Virginia Governor Refers to Slavery as Indentured Servitude While Discussing Lessons from Blackface Scandal

Virginia Governor Ralph Northam referred to slaves as indentured servants while speaking about his blackface scandal on CBS This Morning.

The embattled Democrat, who has faced calls to resign from politicians of both parties, conducted an interview with Gayle King, which aired on Monday.

"We are now at the 400-year anniversary — just 90 miles from here in 1619. The first indentured servants from Africa landed on our shores in Old Point Comfort, what we call now Fort Monroe, and while—" the governor said.

"Also known as slavery," King interjected.

"Yes," he replied.

Northam's mistake comes after a series of scandals in Virginia have sparked intense focus on the state. In addition to the emergence of a picture on Northam's yearbook page showing a person in a KKK costume standing next to a person in blackface -- which Northam denied being in -- Virginia Attorney General Mark Herring said that he had worn blackface to a party and reports said that State Senator Tommy Norment had edited a yearbook containing racist slurs. Two women have also accused Virginia Lt. Governor Justin Fairfax of rape. Fairfax has denied the allegations and refused calls to step down.

Northam, who said he had dressed in blackface in a different instance than the one documented in the yearbook, has also resisted calls to step down. While speaking with King, he said "this is really an opportunity, I believe, to make awareness of this issue, to really have a frank dialogue and discussion about race and equity in this country."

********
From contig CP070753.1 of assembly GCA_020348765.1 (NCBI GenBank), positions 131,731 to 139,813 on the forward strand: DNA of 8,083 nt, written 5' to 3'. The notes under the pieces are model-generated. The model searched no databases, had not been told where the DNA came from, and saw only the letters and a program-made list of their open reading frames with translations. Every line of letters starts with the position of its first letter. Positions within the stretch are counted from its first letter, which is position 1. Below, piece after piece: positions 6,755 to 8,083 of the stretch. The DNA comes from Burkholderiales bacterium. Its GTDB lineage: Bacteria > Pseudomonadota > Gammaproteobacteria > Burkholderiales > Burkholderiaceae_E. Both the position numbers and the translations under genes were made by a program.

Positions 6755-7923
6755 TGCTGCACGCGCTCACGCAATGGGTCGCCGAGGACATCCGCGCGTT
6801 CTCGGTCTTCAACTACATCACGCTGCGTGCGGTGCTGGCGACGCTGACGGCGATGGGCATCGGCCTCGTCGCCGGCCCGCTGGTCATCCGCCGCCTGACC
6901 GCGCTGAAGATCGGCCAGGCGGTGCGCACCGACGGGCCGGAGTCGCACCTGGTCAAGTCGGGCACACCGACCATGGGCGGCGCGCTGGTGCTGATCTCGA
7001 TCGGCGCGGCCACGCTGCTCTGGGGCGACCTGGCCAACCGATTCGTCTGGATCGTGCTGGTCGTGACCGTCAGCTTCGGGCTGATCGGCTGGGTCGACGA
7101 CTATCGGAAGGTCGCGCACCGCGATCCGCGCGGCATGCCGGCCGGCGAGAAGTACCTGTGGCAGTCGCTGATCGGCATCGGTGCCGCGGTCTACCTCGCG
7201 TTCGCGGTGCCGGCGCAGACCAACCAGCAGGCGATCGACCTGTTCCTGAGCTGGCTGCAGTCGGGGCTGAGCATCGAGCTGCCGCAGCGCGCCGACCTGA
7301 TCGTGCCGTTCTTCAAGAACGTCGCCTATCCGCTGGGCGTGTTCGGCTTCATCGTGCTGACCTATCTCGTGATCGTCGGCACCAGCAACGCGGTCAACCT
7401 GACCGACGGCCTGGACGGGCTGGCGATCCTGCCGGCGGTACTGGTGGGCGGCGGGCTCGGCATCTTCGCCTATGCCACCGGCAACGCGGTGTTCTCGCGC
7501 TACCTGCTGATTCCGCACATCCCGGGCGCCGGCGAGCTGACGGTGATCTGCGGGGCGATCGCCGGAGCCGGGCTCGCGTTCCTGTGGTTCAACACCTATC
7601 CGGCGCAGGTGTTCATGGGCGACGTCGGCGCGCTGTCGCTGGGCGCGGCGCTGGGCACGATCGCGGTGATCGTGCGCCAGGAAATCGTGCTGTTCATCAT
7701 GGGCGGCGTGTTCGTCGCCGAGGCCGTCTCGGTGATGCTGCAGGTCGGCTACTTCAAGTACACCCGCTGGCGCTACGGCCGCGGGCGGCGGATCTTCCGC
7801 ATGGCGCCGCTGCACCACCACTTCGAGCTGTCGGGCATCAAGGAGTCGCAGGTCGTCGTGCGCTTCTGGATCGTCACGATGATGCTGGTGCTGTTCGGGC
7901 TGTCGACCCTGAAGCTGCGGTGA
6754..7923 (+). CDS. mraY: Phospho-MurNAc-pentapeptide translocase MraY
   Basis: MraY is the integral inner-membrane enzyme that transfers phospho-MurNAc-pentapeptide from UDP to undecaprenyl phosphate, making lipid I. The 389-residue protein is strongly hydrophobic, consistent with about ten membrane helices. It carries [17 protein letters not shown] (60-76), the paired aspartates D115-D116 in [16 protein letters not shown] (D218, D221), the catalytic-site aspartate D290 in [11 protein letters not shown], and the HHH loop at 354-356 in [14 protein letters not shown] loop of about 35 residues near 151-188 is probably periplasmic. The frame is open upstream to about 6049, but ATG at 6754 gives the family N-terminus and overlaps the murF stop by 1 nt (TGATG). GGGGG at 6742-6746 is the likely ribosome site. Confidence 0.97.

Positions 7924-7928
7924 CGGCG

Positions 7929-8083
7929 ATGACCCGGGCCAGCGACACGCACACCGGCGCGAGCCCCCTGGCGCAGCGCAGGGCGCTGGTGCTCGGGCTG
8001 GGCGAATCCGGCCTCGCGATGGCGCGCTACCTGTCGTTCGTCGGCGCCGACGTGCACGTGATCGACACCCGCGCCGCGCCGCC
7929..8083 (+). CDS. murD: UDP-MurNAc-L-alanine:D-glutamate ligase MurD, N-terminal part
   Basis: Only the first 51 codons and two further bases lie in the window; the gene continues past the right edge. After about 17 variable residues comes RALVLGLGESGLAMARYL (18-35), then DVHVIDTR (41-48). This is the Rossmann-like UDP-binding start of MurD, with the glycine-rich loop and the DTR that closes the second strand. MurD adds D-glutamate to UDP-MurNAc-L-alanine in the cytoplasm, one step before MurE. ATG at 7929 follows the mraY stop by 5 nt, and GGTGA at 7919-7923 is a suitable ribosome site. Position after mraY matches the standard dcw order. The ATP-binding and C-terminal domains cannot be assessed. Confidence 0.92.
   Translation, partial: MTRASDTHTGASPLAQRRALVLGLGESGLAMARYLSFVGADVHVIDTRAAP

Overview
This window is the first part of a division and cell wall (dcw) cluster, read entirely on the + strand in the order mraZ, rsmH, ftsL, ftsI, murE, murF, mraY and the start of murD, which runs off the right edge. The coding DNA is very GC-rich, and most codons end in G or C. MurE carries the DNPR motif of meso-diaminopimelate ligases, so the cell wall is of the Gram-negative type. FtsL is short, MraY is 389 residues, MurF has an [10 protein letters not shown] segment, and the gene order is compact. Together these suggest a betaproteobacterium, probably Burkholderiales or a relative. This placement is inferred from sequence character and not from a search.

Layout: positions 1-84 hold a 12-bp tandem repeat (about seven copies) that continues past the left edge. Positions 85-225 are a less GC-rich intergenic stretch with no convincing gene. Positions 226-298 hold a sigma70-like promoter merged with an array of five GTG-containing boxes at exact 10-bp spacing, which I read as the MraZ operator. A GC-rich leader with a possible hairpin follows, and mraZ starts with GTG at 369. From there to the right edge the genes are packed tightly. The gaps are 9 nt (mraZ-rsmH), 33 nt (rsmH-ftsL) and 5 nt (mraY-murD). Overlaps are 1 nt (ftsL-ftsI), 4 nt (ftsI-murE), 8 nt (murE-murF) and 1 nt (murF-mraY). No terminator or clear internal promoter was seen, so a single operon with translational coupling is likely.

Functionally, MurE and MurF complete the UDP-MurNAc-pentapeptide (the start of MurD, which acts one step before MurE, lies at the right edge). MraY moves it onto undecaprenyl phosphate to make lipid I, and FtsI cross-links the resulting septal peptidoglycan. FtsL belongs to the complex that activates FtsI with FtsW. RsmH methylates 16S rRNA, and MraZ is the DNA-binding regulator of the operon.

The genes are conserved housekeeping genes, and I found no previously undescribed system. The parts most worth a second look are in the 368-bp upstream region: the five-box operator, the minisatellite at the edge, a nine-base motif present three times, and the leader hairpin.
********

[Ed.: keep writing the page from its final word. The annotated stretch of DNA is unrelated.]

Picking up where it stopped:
"Virginia needs someone that can heal. There's no better person to do that than a doctor," he said. "Virginia also needs someone who is strong, who has empathy, who has courage and who has a moral compass. And that's why I'm not going anywhere."

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Virginia Governir Ralph Northam and his wife Pam leave the funeral of fallen Virginia State Trooper Lucas B. Dowell on February 9 in Chilhowie, Virginia. Steve Helber - Pool/Getty Images

Northam disappeared from the public spotlight much last week, as national discussion over the state's various scandals grew. The Washington Post reported that he was meeting with African-American legislators and leaders and reading texts by black authors during his time away from the public.

A Washington Post-Schar School poll released Sunday found that 47 percent of people in the state want the governor to resign and 47 want him to continue serving in his role. A majority of African-Americans want him to remain in his position, with 58 percent saying he should continue serving his term.

Virginia Governor Refers to Slavery as Indentured Servitude While Discussing Lessons from Blackface Scandal | U.S.